Warriors draft look: Shooting guards

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Warriors draft look: Shooting guards

The Warriors headinto Thursdays NBA draft with four selections: The No. 7 pick, the No. 30pick, the No. 35 pick and the No. 52 pick. While the Warriors would seem tohave four positions pretty much set point guard, shooting guard, powerforward and center the reality is that they could go in any direction comedraft day.

STEINMETZ: NBA mock draft 3.0
Leading up toThursday, well rank the top players at each position, and see whether or notthey could fit into the Warriors draft plans.SHOOTINGGUARDSBrad Beal, Florida,6-3, 207 pounds: From Day 1, Beal has been considered the bestshooting guard in the NBA draft, and hell take that mantle all the way toThursday. He may never be a star, but most NBA executives believe hell be asolid starter for much of his career.Warriorsangle: Quite frankly, there doesnt seem to be one. Beal never workedout for the Warriors, and he likely wont be there when they draft at No.7.DionWaiters, Syracuse, 6-4, 210 pounds: Waiters very well may be thetoughest player in the draft, someone who is not afraid to be aggressive andmake some mistakes along the way.Hes certainly moreof a shooting guard than a point guard, though he can play some point. Thething about Waiters is this: Hes not a perfect player, but the consensus seemsto be hes got a chance to be pretty darn good.Warriorsangle: On the surface, the Warriors wouldnt seem to have a lot ofinterest in Waiters. Hes not a true point guard which they need andtheyve made it abundantly clear that Klay Thompson is their man at thetwo.But if you look alittle deeper, you could make a case for Waiters. More importantly, the Warriorscould, too. The Warriors certainly need toughness, and he would bring some ofthat.And even if Waitersstrength isnt the point, he wont have to play a lot of it because StephenCurry will get most of the minutes there. No doubt, Waiters would be a surprisepick but it wouldnt be completely shocking or out of the blue.JeremyLamb, Connecticut, 6-5, 180 pounds: When it comes to sheer talent andability, some believe Lamb is right up there with Beal. And as far as upsidesgo, Lambs is pretty high.But theres thatlittle question about his toughness and whether or not hell be able to adjustto the physicality of the league. If Lamb can, hes got a chance to be prettygood.Warriorsangle: Lamb didnt work out for the Warriors, and nobody seems tothink hell end up in Golden State even though hell likely be there whenthey draft.The probablethinking on Lamb is that he pretty much plays just one position and thats Thompsonsspot. The fact Lamb is a shooting guard and shooting guard only likely meansthe Warriors will pass.TerrenceRoss, Washington, 6-6, 195 pounds: Theres a lot to like about Ross.Hes got NBA size and strength and hes already a pretty good shooter andgetting better.Hes also one of thebest rebounding guards in the draft, averaging more than six per game for theHuskies this past season.Warriorsangle: There are suggestions that there is an unknown team or two inthe top-10 that covets Ross. So, naturally, the Warriors come to mind, sincetheyre picking No. 7.But Ross would be aproblematic pick not unlike Lamb because his best position is smallforward. Ross might be able to play some three in time, but probably notconsistently.It just seems liketheres too much overlap there with Thompson. If the Warriors go small, youvegot to believe the small player they take can probably play a little of bothguard spots.AustinRivers, Duke, 6-4, 200 pounds; Those who like Rivers talk about hisbasketball IQ and his pedigree (hes the son of Celtics coach Doc Rivers). Buthe has his detractors, and theyll tell you hes an undersized two and a volumeshooter, to boot.One thing is clearwith Rivers: Hes got room for growth.Warriorsangle: It doesnt seem to make any sense for the Warriors to beinterested in an undersized shooting guard. Then again, Rivers could impact theWarriors in an indirect way.If the Blazers takeRivers at No. 6, the Warriors would no doubt love that, as it would mean apreviously un-slipped player had just slipped to Golden State.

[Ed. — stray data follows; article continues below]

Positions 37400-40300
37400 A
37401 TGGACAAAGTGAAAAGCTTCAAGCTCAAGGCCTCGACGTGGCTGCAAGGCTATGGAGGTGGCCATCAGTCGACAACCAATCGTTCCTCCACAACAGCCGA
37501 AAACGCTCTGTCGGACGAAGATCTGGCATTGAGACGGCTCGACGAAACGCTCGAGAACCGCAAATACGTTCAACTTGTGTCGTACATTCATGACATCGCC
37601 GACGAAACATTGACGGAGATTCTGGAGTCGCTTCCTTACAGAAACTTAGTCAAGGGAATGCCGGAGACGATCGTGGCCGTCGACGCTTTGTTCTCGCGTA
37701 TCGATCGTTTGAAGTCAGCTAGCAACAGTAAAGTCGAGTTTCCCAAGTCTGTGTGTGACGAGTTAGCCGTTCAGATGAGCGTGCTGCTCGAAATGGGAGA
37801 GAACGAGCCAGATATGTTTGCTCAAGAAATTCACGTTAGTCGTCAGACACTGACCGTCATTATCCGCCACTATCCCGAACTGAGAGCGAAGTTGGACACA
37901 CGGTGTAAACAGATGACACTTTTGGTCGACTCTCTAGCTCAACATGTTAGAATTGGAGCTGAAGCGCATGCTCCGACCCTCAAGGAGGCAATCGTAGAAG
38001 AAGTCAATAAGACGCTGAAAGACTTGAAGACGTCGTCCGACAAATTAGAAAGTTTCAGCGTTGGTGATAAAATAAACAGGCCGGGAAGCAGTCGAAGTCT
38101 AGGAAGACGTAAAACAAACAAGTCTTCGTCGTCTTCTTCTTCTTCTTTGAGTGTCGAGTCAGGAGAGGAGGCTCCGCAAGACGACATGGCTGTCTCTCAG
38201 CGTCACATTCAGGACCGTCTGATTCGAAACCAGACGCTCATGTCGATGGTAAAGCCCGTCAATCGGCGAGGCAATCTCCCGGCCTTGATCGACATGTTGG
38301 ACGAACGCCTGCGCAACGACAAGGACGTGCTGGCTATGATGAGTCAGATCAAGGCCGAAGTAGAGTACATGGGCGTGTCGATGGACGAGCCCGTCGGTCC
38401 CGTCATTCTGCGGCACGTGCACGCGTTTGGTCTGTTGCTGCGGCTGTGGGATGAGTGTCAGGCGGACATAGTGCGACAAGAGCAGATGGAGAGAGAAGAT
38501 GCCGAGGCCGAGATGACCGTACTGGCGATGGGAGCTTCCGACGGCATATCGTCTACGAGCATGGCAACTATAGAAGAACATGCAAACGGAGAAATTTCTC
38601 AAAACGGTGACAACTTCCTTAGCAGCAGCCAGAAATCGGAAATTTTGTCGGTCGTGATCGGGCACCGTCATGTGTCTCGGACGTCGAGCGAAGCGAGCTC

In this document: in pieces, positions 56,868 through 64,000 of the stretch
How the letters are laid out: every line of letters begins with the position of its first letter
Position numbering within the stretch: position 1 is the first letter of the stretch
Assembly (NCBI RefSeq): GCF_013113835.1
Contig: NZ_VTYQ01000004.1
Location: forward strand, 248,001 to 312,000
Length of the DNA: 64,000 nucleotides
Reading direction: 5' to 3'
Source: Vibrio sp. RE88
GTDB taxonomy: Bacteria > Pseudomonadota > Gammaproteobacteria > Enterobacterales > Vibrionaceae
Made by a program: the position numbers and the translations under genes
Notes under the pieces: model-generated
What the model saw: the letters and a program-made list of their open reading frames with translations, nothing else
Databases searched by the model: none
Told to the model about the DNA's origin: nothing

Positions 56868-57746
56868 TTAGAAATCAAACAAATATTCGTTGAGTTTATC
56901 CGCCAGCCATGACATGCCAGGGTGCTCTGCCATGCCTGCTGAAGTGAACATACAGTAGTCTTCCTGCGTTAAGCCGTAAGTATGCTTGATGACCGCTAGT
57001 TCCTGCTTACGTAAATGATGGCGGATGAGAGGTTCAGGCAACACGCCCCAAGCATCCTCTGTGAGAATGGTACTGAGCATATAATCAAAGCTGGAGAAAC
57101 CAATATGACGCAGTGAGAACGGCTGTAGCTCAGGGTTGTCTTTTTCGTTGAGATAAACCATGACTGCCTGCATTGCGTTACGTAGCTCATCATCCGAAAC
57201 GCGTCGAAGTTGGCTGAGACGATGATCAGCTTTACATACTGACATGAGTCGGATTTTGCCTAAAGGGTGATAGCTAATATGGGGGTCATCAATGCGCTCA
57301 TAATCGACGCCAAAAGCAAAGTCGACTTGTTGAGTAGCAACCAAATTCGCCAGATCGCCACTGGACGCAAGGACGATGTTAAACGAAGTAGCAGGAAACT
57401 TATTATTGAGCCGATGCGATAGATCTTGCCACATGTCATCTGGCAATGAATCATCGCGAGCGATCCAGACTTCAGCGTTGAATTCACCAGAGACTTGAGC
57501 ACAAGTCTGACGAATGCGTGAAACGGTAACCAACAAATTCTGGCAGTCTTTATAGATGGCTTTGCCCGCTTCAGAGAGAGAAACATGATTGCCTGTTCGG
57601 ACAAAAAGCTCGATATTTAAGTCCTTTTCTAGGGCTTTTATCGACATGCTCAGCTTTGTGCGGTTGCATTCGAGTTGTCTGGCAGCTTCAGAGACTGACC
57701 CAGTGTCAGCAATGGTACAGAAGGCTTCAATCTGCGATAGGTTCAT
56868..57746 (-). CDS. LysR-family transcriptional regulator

Livingston on Kerr: 'He’s our leader ... somebody that we count on'

Livingston on Kerr: 'He’s our leader ... somebody that we count on'